For all her southern fans who can usually only watch Courtney Duncan on the MXGP livestream, Cromwell’s King of Central motocross event was a chance to witness her at her scintillating best.
They were treated to fight-from-the-back masterclass by the two-time Women’s Motocross World Championship (WMX) winner, in the second MX2 race.
There were definite comparisons to be drawn with her penultimate 2020 race in Italy, where she went down right off the start line, before riding the race of her life. Duncan carved through the WMX field to win and secured enough points to help nail her second consecutive world crown.
Heading out as the sole female in the pack of 25 male MX2 riders las weekend, she made it through the first corner before a rider went down in front of her and leavinf her with nowhere to go. Picking her way past the other competitors from dead last, Duncan thrilled all those watching from the track’s embankment.
Setting the race’s fastest lap, just under 4 seconds quicker than any of her rivals, she had the race leader Dunedin’s Ezra Holmes firmly in her sights. They sailed over the final jump virtually neck and neck, with Holmes just edging ahead over the finish line to win by 1.03secs.
Having won the first MX2 race by just over 5secs, Duncan saved her best for last and tore around the rutted, sandy, technical circuit, taking the chequered flag 38.1secs ahead of Invercargill rider Jack Symon.
Duncan wrapped up the MX2 class, 13 points ahead of Symon and clean-swept the three Ladies races.
While Duncan goes up against the quickest girls in the world in Europe, there was nothing like trading lap times with the Kiwi boys to help her improve.
Click to view larger image of Courtney Duncan, of Dunedin, goes hard at the King of Central motocross event. Photo: Sophie Pennicott photography Motocross
Courtney Duncan, of Dunedin, goes hard at the King of Central motocross event. Photo: Sophie Pennicott photography Motocross
“I had a good battle going on in the first MX2 race which was cool. Jack definitely kept me on my toes. He put me under pressure and that’s what I need to get better.”
“The men are generally more competitive. A lot more aggressive. They don’t want to get beaten by a girl – that’s the last thing they want. They don’t make it easy on me and it forces me to ride harder,” she said.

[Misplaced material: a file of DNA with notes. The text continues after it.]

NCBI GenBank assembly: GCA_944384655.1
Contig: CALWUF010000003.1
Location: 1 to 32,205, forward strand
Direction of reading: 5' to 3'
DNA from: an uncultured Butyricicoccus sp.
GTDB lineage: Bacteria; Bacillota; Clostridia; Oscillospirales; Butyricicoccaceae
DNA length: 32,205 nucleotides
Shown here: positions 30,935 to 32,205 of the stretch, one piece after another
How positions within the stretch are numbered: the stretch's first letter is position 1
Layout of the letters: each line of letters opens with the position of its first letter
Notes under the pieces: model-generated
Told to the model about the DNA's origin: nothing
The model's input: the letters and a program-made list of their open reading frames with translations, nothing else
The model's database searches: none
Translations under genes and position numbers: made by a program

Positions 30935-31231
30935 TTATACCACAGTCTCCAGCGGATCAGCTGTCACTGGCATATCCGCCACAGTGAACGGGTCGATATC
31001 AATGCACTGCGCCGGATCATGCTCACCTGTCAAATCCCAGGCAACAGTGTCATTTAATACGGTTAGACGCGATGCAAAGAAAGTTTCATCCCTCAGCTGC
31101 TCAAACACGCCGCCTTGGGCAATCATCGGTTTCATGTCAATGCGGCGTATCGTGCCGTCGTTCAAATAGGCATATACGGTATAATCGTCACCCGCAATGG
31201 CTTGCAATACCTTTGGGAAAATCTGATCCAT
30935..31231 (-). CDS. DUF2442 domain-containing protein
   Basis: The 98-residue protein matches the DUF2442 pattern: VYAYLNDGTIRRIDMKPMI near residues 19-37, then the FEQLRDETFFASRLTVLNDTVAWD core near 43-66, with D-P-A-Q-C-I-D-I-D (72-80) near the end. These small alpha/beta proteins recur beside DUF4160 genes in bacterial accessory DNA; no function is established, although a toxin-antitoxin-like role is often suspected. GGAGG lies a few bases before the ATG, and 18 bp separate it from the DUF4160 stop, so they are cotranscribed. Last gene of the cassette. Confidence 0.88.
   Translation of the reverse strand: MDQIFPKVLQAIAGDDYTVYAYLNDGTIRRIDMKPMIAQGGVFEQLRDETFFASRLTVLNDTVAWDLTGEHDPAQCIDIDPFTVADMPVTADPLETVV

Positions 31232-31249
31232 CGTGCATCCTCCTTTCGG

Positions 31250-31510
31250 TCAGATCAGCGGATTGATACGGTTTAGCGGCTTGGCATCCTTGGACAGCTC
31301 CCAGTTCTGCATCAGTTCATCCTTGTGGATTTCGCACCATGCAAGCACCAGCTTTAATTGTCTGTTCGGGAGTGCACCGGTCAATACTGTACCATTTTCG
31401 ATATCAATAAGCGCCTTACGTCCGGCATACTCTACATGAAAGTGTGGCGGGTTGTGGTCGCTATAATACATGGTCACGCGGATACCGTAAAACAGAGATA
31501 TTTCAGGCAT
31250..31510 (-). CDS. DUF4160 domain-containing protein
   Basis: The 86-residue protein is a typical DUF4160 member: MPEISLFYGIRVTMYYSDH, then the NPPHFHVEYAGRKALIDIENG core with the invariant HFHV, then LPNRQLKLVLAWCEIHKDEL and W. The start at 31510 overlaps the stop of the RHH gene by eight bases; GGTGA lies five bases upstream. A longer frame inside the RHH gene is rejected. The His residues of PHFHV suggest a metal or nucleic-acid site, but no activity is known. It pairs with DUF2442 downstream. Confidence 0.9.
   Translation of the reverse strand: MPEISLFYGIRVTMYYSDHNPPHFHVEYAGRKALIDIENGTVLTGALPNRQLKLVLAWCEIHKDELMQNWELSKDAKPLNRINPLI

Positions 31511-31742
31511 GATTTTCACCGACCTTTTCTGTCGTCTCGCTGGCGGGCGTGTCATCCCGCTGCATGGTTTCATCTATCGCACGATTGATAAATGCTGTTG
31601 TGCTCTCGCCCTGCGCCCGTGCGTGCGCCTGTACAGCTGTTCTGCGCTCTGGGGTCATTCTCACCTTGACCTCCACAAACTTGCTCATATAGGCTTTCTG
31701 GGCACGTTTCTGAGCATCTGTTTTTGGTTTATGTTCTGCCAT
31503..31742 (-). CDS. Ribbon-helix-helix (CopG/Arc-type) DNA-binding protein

After competing in several North Island events, including the inaugural KawiGirls Kings and Queens Motocross event in December, the King of Central was Duncan’s first South Island hit out since competing at the Central Otago Motorcycle Club’s event last year.
After a minor injury break in January, she has been back training for a couple of months but there was “nothing like gate time,” she says.
“It’s been a while since I’ve been behind the gate, so it’s good to get the feet wet again.”
The first WMX round of five, is scheduled for July 25 on the Czech Republic’s Loket circuit and Duncan plans to head back to England to rejoin her Kawasaki Dixon Racing team at the end of June. The season has been condensed from its usual March to September timeframe, to wrapping up in three months, with the final round on October 31 in Italy.
As always, Duncan’s goal is to recapture the world championship – making it three from three.
“That’s what we are working towards. At the same time it’s not too much on my mind. I want to nail my prep and make sure I’m in the best shape I can be leaving in June. I’m making sure I’m doing the work and ticking all the boxes. Giving it my all each day.”
Duncan has made bike time the priority and goes riding four days a week – changing up the tracks. On top of that she hits the gym and does her cardio and recovery sessions to ensure she’s got the speed, as she builds a strong fitness base.
“Just doing whatever I can to be ready,” Duncan concluded.